If You Own An Android Phone, It Should Really Be A Pixel 2

Google’s new Pixel 2 has everything you want in a high-end smartphone: water-resistance, Portrait Mode, and a good-looking screen.

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If you’re an Android person — and even if you’re not, and looking to switch — you should just get the Pixel 2.

You probably don’t see a lot of people carrying around Google Pixels. In the US, nearly two-thirds of smartphone users in the US own either a Samsung or an Apple device. The Pixel accounts for less than 1% of the market, even though the company that designed it, Google, makes the Android mobile operating system, which runs 85% of the world’s smartphones.

What makes that stat even more surprising is that Google-designed phones are really damn good. Unlike Samsung’s phones, Google’s Pixel runs a version of Android that’s “clean.” In other words, it’s not full of crap, like preloaded apps, and displays the Android operating system the way that it was intended by the Android team (and not with an altered “skin” designed by the phone’s manufacturer). Above all, the Pixel will be the first Android phone to get the latest operating system updates, for at least three years, because Google guarantees it. Other Android users face wait times of up to a year to get new updates. All of which means it just looks and runs better.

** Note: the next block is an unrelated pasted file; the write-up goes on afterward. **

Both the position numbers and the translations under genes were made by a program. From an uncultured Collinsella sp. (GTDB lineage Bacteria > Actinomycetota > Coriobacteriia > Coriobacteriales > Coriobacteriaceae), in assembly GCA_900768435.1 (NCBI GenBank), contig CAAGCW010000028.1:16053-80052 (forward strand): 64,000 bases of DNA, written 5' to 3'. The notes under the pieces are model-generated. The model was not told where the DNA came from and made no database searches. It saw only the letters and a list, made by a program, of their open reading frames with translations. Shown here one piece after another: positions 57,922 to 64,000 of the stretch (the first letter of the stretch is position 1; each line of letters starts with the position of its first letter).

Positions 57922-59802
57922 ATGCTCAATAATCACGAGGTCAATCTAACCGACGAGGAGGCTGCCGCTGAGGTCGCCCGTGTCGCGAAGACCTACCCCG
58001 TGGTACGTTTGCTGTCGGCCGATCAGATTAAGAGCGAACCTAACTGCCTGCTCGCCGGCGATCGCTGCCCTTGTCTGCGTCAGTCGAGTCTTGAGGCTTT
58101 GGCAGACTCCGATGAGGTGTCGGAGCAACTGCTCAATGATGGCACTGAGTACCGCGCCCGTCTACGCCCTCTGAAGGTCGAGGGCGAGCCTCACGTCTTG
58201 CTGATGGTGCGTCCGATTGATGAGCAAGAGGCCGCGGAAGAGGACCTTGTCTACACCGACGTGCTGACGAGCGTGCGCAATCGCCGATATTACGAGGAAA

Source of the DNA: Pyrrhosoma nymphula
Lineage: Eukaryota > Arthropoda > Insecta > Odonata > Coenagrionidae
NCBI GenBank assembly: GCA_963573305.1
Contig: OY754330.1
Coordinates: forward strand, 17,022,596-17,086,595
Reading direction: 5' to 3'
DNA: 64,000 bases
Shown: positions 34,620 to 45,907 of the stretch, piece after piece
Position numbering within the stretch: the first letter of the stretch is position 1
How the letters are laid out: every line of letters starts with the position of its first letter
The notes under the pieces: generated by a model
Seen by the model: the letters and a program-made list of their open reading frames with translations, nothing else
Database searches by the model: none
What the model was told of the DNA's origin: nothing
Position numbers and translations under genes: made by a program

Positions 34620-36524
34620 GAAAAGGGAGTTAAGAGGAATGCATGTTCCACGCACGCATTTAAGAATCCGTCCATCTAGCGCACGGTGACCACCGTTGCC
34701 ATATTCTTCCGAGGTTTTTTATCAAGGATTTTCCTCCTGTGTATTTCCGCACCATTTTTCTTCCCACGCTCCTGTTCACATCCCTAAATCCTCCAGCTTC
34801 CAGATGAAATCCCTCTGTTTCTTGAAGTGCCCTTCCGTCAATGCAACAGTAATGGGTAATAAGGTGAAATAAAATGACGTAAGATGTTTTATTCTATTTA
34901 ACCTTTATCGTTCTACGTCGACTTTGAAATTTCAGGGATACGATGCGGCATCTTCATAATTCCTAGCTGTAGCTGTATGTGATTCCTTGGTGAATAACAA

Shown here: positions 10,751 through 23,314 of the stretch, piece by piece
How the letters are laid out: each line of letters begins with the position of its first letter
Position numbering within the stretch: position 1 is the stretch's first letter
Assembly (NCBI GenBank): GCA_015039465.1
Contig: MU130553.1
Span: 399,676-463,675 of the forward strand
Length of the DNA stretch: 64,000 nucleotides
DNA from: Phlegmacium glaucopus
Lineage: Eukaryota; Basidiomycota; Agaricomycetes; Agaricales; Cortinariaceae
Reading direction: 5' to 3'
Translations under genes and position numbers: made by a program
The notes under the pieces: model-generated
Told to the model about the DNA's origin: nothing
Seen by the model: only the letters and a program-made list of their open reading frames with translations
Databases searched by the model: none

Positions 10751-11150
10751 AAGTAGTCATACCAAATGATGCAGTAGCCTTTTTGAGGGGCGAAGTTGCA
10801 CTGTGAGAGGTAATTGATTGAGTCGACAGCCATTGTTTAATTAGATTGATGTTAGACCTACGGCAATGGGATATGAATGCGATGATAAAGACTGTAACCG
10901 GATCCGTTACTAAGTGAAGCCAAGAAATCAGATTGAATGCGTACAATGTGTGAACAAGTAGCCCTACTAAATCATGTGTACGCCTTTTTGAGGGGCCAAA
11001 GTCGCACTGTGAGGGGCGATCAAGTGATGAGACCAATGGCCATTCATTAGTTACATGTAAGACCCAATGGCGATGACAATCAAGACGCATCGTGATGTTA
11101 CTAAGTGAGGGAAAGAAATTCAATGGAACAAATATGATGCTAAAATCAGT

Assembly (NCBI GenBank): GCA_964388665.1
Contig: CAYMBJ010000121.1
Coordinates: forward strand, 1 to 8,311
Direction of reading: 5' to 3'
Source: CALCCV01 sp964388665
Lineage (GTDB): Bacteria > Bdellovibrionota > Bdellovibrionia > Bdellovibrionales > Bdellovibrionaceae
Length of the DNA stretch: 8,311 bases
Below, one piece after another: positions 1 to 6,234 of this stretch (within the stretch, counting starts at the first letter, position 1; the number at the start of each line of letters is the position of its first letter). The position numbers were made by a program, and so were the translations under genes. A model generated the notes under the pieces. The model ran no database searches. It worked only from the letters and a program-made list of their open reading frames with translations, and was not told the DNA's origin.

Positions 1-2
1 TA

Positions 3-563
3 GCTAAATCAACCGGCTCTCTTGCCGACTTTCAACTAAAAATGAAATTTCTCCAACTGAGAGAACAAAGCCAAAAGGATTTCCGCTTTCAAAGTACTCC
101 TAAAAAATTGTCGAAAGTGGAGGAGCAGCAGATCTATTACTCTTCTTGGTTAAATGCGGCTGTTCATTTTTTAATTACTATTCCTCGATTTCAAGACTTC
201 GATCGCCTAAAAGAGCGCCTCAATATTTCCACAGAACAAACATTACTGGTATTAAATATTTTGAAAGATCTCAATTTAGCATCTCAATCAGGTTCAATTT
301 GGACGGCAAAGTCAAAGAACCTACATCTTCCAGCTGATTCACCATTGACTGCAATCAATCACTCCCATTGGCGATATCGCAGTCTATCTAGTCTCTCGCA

For me, its software is reason enough to get a Pixel. And now the Pixel 2 has the hardware to match.